A few hours later I got a reply from the seller confirming that what I thought the doll was, was in fact correct. I thanked the seller for looking that up for me, then asked if they would be willing to sell the doll for ten dollars cheaper than how much it was listed for. They countered with five dollars off, which basically made shipping free. I thought about it, but decided that I did want the doll. I thanked them again (they could have easily told me no), accepted the offer, and asked them to edit the listing and to reserve it for me.
Later that night they did and I bought the doll a few minutes after that.And just like that I was a proud owner of a Skipper doll and 75 bucks poorer. I had just purchased my most expensive Skipper doll to date. Yes, this one was even more expensive than the Japanese Skipper. Ironically she's a different type of Japanese Skipper. She is a living Skipper doll who was produced in Japan, very similar to the Living Barbie that was produced in Japan that I shared with you not that long ago. Actually, she's extremely similar to Japanese Living Barbie. Skipper was also produced for the Japanese market and got a US release through a Sears Gift set called "Very Best Velvet". So she is out there in the US, but seems to be more uncommon than the Barbie gift set.
Just like with Barbie there are some key differences between the Japanese version compared to the much more common Taiwan version. Again, the easiest way to tell is just looking at their markings. Dolls from Japan will be marked Japan. But there are two other keys to identifying these dolls just from their looks. The first big difference is that the Japanese Living Skipper has a lighter skin tone than the very pink skin color of the Taiwan dolls. And the second thing is their hair, with two big differences, the first one is the color. The Japanese dolls are a much lighter shade of blonde than the brassy blonde that was used for the regular Taiwan dolls. They also have a slightly different hair style. They both have pigtails with a center part with a spit curl on the forehead, but the Japanese dolls have shorter hair that is styled in more of a bun at each ear instead of just curled at the ends. So those clues will help you determine what doll could be a Japanese Living Skipper, but the markings should be something you check out since they will confirm it. Sometimes a Taiwan doll can look a lot like a Japanese dolls, so check the markings before you spend a lot on one of them.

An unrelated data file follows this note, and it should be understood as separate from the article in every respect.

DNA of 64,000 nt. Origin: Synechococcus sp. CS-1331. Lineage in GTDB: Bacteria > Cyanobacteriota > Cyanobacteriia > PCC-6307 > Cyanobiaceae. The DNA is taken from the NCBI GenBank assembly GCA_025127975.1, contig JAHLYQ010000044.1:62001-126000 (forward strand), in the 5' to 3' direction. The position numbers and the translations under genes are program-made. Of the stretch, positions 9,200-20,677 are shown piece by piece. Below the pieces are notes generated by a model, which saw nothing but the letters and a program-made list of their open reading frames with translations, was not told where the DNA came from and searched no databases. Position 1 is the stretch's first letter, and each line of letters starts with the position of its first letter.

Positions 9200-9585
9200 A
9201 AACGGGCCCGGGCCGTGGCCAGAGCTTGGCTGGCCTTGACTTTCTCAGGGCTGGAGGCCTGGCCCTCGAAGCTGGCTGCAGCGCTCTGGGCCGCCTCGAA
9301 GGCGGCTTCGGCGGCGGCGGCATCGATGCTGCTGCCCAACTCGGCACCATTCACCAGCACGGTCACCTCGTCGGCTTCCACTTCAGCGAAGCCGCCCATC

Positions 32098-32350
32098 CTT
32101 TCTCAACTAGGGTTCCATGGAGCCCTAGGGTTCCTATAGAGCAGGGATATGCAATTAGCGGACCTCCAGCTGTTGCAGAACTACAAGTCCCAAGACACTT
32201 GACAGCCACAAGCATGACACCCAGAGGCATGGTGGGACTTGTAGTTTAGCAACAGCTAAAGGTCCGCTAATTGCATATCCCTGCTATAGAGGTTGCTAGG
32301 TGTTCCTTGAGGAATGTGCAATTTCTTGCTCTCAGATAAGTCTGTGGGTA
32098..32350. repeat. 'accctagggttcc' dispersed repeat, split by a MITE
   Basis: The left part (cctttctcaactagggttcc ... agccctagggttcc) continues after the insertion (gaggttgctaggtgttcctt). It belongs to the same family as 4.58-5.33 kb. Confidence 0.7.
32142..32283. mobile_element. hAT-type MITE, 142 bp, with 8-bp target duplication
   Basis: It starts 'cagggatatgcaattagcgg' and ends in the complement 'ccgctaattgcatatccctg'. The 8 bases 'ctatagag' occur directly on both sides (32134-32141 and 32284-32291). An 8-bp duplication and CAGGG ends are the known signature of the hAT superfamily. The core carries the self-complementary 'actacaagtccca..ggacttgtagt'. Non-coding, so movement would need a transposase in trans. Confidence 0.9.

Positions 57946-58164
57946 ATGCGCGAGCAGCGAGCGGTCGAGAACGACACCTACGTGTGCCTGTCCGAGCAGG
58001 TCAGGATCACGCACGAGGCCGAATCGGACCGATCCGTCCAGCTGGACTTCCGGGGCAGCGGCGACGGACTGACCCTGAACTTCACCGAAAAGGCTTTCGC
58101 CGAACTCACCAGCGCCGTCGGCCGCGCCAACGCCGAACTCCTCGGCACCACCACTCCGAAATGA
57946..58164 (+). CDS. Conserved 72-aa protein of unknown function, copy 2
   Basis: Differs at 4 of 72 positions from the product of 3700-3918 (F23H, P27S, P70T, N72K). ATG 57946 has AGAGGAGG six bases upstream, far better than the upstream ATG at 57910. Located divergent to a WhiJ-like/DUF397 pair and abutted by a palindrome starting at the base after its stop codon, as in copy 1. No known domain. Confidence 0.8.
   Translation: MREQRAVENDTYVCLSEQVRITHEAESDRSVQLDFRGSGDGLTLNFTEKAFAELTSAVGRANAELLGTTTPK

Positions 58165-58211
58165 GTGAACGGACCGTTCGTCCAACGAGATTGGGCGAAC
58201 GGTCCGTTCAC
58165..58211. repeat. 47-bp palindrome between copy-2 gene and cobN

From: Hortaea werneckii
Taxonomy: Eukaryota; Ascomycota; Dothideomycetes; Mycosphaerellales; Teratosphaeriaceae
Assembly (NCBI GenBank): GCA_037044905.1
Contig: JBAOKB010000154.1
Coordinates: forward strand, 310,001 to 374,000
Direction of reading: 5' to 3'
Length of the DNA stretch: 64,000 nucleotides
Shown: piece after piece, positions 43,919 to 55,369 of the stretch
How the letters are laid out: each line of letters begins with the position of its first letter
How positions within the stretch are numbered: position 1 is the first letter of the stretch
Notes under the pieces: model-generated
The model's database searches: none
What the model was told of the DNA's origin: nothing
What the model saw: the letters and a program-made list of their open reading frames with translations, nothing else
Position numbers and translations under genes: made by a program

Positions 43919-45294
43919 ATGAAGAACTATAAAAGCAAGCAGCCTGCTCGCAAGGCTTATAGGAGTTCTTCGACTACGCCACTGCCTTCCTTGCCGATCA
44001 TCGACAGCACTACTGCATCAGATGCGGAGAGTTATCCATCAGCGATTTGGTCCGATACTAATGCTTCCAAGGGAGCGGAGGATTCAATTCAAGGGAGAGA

Anyway, now it's time to talk about the doll. Skipper for the most part is in very nice shape (as she should be for what I paid for her). She has been played with, but very carefully. The woman selling
Skipper did come with a piece of clothing, nothing from her gift set however. She arrived wearing a
So that's my most expensive Skipper to date. I do have an idea for dressing her, so hopefully she can be shown again soon with her new clothes.
However, that will mean I have to get over my fear of her!
P.S. The title of the post should say in Japanese: Hello, my name is Skipper. Would you like to be my friend?". If it's wrong, blame Google!
P.P.S. I almost forgot to share this. When Skipper arrived the seller also included a really cute thank you.... note. I don't know what to call it exactly. It's a small band of wire with beads strung on it. Most of them are random, but it had word beads that spelled out "Thank You". It's roughly the size of a newborn bracelet, but I wouldn't give it to a newborn since it has a pointy wire at the end. I'm not sure what I'm going to do with it, I put it with the rest of my beads for now. I may eventually cannibalize it for some of the prettier beads. I just wanted to share with you all a cute little thank you the seller sent me. (Although, I wouldn't have just minded a simple paper note and a cheaper price on the doll!)
But you know me, I am cheap, cheap, cheap.
|Thank you for reading my post!|